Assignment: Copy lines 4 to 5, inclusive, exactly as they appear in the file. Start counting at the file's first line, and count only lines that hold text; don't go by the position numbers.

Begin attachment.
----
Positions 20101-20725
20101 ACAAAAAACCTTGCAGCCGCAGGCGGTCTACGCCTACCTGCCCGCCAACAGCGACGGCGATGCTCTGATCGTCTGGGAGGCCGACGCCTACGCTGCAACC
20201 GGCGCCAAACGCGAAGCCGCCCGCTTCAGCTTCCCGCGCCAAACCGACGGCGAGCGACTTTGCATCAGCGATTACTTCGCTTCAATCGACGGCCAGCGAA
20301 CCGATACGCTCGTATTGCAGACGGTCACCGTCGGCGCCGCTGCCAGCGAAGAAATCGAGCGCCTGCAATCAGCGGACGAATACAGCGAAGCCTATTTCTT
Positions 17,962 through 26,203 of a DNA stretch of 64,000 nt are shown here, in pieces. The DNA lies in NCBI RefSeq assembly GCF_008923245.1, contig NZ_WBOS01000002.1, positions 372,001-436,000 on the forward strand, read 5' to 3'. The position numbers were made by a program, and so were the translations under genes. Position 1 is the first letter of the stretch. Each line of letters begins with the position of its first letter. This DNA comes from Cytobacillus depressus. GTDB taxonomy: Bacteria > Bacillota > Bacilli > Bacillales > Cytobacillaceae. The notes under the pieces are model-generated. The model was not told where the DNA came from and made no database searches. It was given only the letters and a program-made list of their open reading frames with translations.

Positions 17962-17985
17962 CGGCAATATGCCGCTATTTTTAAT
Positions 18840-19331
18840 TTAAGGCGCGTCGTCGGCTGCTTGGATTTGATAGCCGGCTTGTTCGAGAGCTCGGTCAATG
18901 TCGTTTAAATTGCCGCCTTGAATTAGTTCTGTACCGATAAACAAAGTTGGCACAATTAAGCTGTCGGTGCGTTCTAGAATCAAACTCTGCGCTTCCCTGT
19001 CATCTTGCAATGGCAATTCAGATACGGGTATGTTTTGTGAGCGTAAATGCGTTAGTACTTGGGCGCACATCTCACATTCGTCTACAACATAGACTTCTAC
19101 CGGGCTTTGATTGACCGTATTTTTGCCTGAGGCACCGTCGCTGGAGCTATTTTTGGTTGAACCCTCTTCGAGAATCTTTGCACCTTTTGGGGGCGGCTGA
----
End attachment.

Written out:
20301 CCGATACGCTCGTATTGCAGACGGTCACCGTCGGCGCCGCTGCCAGCGAAGAAATCGAGCGCCTGCAATCAGCGGACGAATACAGCGAAGCCTATTTCTT
Positions 17,962 through 26,203 of a DNA stretch of 64,000 nt are shown here, in pieces. The DNA lies in NCBI RefSeq assembly GCF_008923245.1, contig NZ_WBOS01000002.1, positions 372,001-436,000 on the forward strand, read 5' to 3'. The position numbers were made by a program, and so were the translations under genes. Position 1 is the first letter of the stretch. Each line of letters begins with the position of its first letter. This DNA comes from Cytobacillus depressus. GTDB taxonomy: Bacteria > Bacillota > Bacilli > Bacillales > Cytobacillaceae. The notes under the pieces are model-generated. The model was not told where the DNA came from and made no database searches. It was given only the letters and a program-made list of their open reading frames with translations.